In Arquata del Tronto, Pope Francis he greeted more than 100 people, speaking breifly to them and praying with them before visiting a school that has been set up in the tent camps.
Francis told the people that he carries them in his heart, and knows of their "suffering and your anguish."
"I also know of your deaths and I am with you and because of this I wanted to be here," he said, and led the group in praying a Hail Mary for both the survivors, and those who "went to heaven."
"Have courage, always go forward, always forward," he said, adding that "times will change and you will be able to move forward. I am close to you, I am with you."
In the afternoon the Pope made the final stop in his visit to the earthquake zones, pausing in San Pellegrino di Norcia, in Umbria, where he prayed in the "red zone" in front of the church of S. Pellegrino, which was badly damaged during the quake.
Accompanied by the Archbishop of Spoleto-Norcia, Renato Boccardo, he greeted the people gathered, telling them "I have been close to you and I feel very close in the moment of sadness, and I pray for you and I ask the Lord to give you the strength to go forward."
He led them in praying the Hail Mary before set out for Rome at 3:30p.m.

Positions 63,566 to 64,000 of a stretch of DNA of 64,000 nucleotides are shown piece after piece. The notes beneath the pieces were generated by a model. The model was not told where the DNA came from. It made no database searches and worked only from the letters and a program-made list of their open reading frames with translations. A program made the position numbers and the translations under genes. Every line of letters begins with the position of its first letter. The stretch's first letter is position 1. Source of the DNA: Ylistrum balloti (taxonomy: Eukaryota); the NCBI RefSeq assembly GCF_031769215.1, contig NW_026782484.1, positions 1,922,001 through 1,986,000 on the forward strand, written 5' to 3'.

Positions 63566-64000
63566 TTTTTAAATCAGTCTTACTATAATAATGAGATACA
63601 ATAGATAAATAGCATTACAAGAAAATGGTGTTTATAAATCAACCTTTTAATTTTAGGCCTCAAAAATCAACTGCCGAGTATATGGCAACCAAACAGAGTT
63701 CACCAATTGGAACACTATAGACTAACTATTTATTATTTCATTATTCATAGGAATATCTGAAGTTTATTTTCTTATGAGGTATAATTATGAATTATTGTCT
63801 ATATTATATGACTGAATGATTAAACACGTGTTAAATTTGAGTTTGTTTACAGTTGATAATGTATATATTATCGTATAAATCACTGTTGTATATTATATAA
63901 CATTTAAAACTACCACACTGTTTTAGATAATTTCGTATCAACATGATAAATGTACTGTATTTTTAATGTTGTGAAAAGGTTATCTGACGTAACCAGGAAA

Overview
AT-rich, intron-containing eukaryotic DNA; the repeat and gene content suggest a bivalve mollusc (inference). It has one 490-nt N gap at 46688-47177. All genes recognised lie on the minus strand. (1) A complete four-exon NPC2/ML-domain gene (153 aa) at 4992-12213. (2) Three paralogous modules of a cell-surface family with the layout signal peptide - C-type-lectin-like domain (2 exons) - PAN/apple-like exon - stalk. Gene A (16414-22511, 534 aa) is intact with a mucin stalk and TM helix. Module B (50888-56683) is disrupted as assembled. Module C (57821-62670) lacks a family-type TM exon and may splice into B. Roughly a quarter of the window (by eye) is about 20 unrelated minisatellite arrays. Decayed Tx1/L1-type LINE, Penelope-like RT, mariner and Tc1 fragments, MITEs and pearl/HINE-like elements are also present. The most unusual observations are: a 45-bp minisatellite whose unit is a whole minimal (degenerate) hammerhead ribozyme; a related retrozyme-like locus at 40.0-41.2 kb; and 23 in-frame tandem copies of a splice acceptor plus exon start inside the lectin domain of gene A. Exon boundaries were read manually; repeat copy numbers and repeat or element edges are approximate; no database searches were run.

On Sunday while on board his return flight from Baku, Azerbaijan to Rome, Pope Francis said that three dates had been proposed to him, and that while he didn't remember the first two, one was the first Sunday of Advent, and that he needed "to choose" the date he wanted to go.
Regardless of the day, Francis said he wanted to make the visit "privately, alone, as a priest, as a bishop, as Pope, but alone, that's how I want to do it. I would like to be close to the people."
Close to 300 people were killed when a 6.2-magnitude quake hit the town of Norcia Aug. 24, at 3:36a.m. with several strong aftershocks following. Out of those who died, more than 230 were from Amatrice.
At one point after the initial quake, the mayor of Amatrice, one of the worst-hit areas, said "the town is gone."
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The day of the earthquake Pope Francis was scheduled to hold his weekly general audience, however, instead of giving his usual catechesis, he put the speech aside and led those present in praying a rosary for the victims of the earthquake.
In his Aug. 28 Angelus address, the Pope expressed his "spiritual closeness to the inhabitants of Lazio, delle Marche and Umbria, which have been greatly affected by the recent earthquake."
He offered special closeness to the people of Amatrice, Accumoli, Arquata and Pescara del Tronto and Norcia, telling them that "the Church shares their suffering and their concern."
Rumors have circulated in the media saying that Pope Francis could stop in Assisi while on his way back to the Vatican to mark the Oct. 4 feast his namesake, St. Francis of Assisi, but it has yet to be confirmed.